Brown cites as a recent, successful example of a joint initiative between AMD, the Literature Board, the Tokyo Australian Embassy and the Australia-Japan Foundation in identifying a market and acting on it—the Bungei Shunju Australian Crime Fiction Project. 15,000 copies of a paperback with translated works by Shane Maloney, Peter Doyle and Marele Day were published by Bungei Shunju last December and a very effective publicity campaign mounted. “The project came out of the Visiting International Publishers Program,” says Brown, “where we brought a Japanese publisher here a few years ago, creating the opportunity as well as responding to the interest…With Asialink we’re looking at a broader strategy over 3 years, 2 countries per year, a real focus on contemporary Australian writing involving touring, workshops, reading presentations and establishing a very strong connection between publishing industries in Australia and Asia.”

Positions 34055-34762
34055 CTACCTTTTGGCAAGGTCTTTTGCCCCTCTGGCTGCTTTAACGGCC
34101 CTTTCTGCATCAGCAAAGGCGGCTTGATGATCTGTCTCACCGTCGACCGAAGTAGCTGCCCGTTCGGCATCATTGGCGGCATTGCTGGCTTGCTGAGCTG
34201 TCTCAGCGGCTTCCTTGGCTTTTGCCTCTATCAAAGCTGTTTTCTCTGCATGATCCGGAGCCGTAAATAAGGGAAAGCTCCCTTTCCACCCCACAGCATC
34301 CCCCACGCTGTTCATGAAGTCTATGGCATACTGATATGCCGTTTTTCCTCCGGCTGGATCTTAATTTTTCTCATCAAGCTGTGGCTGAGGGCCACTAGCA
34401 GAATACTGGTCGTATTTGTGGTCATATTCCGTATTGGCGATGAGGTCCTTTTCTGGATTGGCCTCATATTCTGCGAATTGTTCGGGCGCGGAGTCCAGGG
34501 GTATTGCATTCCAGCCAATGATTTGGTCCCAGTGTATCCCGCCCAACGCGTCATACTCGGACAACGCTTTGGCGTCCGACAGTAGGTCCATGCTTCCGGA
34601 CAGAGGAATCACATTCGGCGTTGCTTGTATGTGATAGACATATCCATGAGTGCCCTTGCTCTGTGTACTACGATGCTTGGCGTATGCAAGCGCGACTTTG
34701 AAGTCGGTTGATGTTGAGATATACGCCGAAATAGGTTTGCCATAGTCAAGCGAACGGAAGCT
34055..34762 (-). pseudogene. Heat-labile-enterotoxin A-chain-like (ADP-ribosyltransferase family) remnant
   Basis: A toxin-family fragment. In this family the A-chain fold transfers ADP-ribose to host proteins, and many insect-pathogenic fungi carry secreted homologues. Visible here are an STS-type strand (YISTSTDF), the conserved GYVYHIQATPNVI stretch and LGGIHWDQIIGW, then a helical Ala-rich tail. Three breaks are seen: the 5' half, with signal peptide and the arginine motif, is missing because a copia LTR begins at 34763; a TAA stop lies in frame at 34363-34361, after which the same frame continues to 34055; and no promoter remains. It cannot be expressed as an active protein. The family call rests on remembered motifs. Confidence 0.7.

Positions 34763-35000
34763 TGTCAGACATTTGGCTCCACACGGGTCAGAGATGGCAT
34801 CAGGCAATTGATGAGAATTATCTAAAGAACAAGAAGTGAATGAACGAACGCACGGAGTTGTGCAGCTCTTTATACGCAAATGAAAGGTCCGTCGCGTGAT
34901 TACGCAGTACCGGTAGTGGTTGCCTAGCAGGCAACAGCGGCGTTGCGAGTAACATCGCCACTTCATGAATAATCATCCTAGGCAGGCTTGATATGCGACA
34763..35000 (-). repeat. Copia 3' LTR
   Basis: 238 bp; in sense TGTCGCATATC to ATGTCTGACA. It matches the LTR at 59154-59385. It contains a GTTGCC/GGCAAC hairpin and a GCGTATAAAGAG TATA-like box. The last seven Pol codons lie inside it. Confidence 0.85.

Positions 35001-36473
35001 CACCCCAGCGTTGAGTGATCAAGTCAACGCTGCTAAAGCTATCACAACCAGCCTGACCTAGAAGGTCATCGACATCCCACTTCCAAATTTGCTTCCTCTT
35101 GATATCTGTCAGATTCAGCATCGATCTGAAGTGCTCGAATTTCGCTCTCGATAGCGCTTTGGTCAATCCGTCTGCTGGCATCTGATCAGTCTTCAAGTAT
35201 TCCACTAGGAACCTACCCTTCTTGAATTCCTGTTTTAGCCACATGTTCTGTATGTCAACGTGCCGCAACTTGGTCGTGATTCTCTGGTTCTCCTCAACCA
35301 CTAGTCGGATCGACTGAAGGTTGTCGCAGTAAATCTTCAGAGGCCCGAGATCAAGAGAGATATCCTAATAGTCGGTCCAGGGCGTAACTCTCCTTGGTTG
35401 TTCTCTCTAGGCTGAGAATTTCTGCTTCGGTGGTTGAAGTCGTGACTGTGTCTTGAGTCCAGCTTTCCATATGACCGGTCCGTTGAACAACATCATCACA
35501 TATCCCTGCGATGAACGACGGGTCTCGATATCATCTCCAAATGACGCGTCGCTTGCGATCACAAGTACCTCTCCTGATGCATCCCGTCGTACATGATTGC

Brown explains that developing relationships with Asia, “is a long haul, something some of us have recognised for a while. But recognising and implementing it are 2 very different things, because it’s not about 2 or 3 years, it’s about 8 or 10 years. You have to be consistently present to sustain relationships.” In consolidating its programs, AMD always has an eye on the bigger picture, on how to consistently make the best use of performing arts markets, art fairs, publishing groups and the expertise of presenting partners in Asia and Australian collaborators like Asialink, the Australian Film Commission, the Australian Tourist Commission and others, as well as key collaborators, the Federal Government’s Department of Foreign Affairs and Trade (DFAT) and the Australian International Cultural Council (AICC).